US4247603A (en) * 1979-01-17 1981-01-27 General Electric Company Plug-in rechargeable battery and socket therefor
US5017441A (en) * 1989-08-08 1991-05-21 Elgin Molded Plastics, Inc. Battery pack
DE69826087D1 (en) * 1997-05-01 2004-10-14 Duracell Inc for wrapping and process objects such as zinc-air batteries
JP5357373B2 (en) * 2004-03-19 2013-12-04 富士重工業株式会社 Planar alignment structures of the power storage unit

Citations (1)

* Cited by examiner, † Cited by third party
Publication number Priority date Publication date Assignee Title
US2547262A (en) * 1948-08-23 1951-04-03 Arthur Mcilroy Multiple dry cell battery

Patent Citations (1)

* Cited by examiner, † Cited by third party
Publication number Priority date Publication date Assignee Title
US2547262A (en) * 1948-08-23 1951-04-03 Arthur Mcilroy Multiple dry cell battery

Cited By (15)

* Cited by examiner, † Cited by third party
Publication number Priority date Publication date Assignee Title
US3655452A (en) * 1970-06-25 1972-04-11 Esb Inc Button cell battery
FR2380644A1 (en) * 1977-02-12 1978-09-08 Hoppecke Zoellner Sohn Accu electrochemical battery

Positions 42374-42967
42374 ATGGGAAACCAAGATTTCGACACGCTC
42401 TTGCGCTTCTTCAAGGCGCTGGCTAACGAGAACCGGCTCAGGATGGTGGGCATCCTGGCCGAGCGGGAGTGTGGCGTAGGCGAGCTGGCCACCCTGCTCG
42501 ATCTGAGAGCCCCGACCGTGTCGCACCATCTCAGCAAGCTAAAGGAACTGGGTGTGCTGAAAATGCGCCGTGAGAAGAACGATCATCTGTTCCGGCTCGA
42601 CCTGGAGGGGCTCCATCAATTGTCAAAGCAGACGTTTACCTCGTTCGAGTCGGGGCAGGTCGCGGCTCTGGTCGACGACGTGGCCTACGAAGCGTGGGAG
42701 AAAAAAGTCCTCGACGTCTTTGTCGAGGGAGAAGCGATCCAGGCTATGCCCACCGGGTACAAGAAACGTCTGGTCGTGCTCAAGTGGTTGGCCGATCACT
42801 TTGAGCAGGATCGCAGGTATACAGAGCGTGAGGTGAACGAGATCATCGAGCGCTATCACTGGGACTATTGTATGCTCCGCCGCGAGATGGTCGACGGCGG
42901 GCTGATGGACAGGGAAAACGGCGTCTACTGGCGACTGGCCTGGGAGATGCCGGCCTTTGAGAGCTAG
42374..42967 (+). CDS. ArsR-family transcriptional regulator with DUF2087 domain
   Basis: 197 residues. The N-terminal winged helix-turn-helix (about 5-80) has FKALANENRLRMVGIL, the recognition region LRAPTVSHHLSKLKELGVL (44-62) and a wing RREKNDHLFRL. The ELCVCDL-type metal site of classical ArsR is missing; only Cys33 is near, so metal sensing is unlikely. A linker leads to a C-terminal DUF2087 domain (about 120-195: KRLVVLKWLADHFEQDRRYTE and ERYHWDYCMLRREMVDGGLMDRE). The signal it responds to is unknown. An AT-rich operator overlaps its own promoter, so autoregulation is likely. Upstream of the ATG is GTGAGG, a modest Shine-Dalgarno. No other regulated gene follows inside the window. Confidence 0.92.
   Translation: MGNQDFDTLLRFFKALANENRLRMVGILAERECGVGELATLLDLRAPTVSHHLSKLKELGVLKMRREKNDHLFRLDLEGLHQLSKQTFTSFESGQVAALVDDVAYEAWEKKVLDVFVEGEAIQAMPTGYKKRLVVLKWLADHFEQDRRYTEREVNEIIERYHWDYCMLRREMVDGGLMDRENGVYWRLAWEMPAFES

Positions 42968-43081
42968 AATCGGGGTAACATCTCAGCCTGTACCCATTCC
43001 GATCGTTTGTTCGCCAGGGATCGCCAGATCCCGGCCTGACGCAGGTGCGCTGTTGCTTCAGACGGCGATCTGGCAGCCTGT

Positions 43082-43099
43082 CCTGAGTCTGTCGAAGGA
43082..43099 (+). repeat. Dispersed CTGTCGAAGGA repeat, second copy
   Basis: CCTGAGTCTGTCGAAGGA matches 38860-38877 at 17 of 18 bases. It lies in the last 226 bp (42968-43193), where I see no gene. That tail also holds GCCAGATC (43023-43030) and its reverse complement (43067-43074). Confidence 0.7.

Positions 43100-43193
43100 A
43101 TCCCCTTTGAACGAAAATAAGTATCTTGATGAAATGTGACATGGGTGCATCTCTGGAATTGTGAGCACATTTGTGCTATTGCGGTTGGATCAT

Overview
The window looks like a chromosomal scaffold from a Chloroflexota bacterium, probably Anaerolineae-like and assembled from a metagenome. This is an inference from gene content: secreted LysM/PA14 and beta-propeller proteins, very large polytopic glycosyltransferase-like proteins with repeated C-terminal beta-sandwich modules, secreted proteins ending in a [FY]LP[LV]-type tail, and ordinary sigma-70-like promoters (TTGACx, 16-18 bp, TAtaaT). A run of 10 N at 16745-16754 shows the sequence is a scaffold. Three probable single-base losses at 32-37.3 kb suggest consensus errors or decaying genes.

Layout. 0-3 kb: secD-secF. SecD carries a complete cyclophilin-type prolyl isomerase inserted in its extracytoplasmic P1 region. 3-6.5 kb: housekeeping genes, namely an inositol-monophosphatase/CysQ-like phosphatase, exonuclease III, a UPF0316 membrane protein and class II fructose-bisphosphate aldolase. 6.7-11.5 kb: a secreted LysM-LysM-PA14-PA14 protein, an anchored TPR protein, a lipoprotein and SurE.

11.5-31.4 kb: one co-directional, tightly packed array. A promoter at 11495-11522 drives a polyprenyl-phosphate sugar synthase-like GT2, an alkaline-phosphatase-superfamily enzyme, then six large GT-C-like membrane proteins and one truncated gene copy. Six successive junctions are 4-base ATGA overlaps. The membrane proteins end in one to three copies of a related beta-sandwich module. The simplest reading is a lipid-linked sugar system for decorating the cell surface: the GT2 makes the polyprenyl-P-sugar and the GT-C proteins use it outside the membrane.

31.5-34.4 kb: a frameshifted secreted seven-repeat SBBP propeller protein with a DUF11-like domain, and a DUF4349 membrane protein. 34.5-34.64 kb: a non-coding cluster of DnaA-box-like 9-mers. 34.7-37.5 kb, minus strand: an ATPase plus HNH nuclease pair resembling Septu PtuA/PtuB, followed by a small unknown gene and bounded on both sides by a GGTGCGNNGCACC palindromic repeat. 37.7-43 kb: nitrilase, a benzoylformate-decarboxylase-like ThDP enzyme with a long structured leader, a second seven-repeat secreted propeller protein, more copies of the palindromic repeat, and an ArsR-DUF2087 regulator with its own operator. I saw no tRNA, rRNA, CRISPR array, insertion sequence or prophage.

US4371597A (en) * 1980-01-31 1983-02-01 Sanyo Electric Co., Ltd. Layer-built cell
US4376156A (en) * 1981-05-11 1983-03-08 General Motors Corporation Battery intercell connector manifold
US4620111A (en) * 1984-06-25 1986-10-28 Duracell Inc. Auxiliary portable power supply
US5554452A (en) * 1994-09-22 1996-09-10 Matsi, Inc. Metal-air batteries having improved air access valves
US9620789B2 (en) 2012-03-08 2017-04-11 Lg Chem, Ltd. Battery pack of the stair-like structure
US9478773B2 (en) 2012-03-16 2016-10-25 Lg Chem, Ltd. Battery cell of asymmetric structure and battery pack employed with the same
US9548517B2 (en) 2012-04-05 2017-01-17 Lg Chem, Ltd. Battery cell of stair-like structure
US9685679B2 (en) 2012-05-29 2017-06-20 Lg Chem, Ltd. Stepwise electrode assembly having variously-shaped corner and secondary battery, battery pack and device comprising the same
US9318733B2 (en) * 2012-12-27 2016-04-19 Lg Chem, Ltd. Electrode assembly of stair-like structure
US20140186685A1 (en) * 2012-12-27 2014-07-03 Lg Chem, Ltd. Electrode assembly of stair-like structure
US9484560B2 (en) 2013-02-13 2016-11-01 Lg Chem, Ltd. Electric device having a round corner and including a secondary battery
US9786874B2 (en) 2013-03-08 2017-10-10 Lg Chem, Ltd. Electrode having round corner
US9954203B2 (en) 2013-03-08 2018-04-24 Lg Chem, Ltd. Stepped electrode group stack